Third in series on “What At Risk Kids Need.”
Last week we looked at the training that Secondary Nurturers need in order to be equipped so the kids will receive the following.
- The truth of Jesus Christ taught at a level the child can understand and receive.
- No false promises.
- Learns Jesus has a purpose for every-thing that happens. Our challenge is to not waste the pain.
- The vulnerability and honesty of the SN in sharing Christ leads the child to discover the immense love of Jesus.
- The challenge to know God and know His power.
- Insight into how biblical truth can be applied in all areas of life.
- Learns the power of prayer.
- As a 12 year old, Jamal couldn’t read. His SN asked Kim if she would pray for Jamal each day. In return, the SN asked Jamal to pray for Kim. His response, “I’ve never done anything like that, but I’ll try.” The following week his school teacher moved him into a remedial phonics program. In two weeks he was reading everything. (There was a follow-up discussion with Jamal that God doesn’t always answer in this way.)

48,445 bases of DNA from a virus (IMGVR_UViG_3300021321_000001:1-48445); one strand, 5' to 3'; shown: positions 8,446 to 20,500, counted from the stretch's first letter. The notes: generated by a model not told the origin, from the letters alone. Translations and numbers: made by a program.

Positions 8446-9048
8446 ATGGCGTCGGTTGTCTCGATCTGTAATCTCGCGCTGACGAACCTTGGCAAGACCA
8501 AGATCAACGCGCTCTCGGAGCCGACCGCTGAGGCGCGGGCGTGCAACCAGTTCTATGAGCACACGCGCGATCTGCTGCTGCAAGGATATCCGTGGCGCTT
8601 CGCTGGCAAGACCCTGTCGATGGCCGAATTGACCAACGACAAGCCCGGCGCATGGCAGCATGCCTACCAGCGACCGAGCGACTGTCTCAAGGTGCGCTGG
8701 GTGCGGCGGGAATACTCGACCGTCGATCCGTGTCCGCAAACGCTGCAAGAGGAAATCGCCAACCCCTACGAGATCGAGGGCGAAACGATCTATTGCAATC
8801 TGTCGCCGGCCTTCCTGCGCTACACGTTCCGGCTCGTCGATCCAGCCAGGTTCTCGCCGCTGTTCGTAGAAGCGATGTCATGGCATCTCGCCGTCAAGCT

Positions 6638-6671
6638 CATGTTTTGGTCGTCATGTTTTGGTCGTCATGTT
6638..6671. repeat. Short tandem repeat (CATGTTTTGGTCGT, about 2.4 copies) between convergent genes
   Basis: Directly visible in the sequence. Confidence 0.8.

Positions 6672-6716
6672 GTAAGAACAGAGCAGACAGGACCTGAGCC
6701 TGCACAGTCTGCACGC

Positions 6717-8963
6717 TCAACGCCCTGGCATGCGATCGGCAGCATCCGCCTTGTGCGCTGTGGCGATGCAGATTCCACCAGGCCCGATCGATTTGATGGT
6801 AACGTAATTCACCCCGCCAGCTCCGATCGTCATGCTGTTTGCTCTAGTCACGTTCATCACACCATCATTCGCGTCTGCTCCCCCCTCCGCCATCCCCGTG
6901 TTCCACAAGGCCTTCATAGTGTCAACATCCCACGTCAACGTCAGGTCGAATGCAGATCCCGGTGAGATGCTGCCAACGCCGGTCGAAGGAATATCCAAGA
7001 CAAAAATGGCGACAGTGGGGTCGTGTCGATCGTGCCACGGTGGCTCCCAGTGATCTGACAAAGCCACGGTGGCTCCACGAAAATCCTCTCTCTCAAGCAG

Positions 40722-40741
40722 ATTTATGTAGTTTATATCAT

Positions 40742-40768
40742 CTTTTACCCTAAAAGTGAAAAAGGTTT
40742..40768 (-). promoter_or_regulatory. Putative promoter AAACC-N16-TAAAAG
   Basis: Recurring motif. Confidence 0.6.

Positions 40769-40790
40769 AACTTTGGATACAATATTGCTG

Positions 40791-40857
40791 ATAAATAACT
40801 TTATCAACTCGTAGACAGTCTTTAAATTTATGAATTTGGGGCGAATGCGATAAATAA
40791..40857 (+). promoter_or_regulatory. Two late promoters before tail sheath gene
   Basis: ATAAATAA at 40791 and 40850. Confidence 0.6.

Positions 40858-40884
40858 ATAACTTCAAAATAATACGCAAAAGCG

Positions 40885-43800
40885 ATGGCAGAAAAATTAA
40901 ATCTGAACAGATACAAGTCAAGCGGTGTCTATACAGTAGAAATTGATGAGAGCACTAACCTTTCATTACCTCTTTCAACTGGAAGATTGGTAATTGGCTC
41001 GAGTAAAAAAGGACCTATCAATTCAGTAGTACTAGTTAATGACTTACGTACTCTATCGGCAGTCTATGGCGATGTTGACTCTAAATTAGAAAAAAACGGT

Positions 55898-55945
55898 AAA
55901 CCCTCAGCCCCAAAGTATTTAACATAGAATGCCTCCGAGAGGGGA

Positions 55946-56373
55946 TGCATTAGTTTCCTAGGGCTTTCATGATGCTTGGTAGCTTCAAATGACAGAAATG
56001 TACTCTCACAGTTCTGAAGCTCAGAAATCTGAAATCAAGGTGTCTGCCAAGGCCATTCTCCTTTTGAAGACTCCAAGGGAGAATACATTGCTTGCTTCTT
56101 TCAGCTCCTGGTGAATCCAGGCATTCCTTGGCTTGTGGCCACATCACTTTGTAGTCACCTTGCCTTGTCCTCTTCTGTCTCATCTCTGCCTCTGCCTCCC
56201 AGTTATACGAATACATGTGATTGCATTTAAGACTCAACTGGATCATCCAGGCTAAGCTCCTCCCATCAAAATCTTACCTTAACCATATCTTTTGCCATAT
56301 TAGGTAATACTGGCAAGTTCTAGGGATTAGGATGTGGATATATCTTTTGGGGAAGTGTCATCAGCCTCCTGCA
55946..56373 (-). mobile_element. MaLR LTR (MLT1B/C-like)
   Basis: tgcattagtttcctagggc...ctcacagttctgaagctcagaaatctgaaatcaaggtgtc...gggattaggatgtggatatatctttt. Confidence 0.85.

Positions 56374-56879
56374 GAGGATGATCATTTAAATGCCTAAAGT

- Jamal also learned it isn’t just about him. Kim, a suburban mother had pain for which she also needed prayer.
- Learns how to function as a member of the body of Christ.
- Development of critical thinking skills.
- Kids receive specially designed “money” for attendance, bringing homework, behavior, participation, etc. They learn how to write checks, deposit money in the “bank,” and tithe. They have the opportunity to purchase items in the store each week. Store items may be food, hygiene items, toys, books, games, potential gift items. Kids “pay” to attend all activities outside of the center.